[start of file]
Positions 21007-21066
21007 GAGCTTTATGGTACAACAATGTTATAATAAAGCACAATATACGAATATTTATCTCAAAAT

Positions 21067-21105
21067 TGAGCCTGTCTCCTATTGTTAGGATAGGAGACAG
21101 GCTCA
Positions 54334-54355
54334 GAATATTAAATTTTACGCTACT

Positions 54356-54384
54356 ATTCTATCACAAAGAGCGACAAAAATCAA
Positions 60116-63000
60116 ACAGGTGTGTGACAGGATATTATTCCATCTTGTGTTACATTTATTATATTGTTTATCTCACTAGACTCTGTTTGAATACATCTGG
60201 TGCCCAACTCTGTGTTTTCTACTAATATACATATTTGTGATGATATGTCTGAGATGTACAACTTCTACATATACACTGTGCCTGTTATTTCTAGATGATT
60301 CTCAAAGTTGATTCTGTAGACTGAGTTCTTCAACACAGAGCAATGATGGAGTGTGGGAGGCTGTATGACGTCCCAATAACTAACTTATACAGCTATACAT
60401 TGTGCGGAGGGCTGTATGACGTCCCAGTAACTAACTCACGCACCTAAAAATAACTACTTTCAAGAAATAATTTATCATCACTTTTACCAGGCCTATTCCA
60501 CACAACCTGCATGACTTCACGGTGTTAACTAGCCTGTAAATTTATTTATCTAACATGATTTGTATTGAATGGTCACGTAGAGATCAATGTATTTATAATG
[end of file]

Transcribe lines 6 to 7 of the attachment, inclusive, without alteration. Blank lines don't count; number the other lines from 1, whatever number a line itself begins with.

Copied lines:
Positions 54334-54355
54334 GAATATTAAATTTTACGCTACT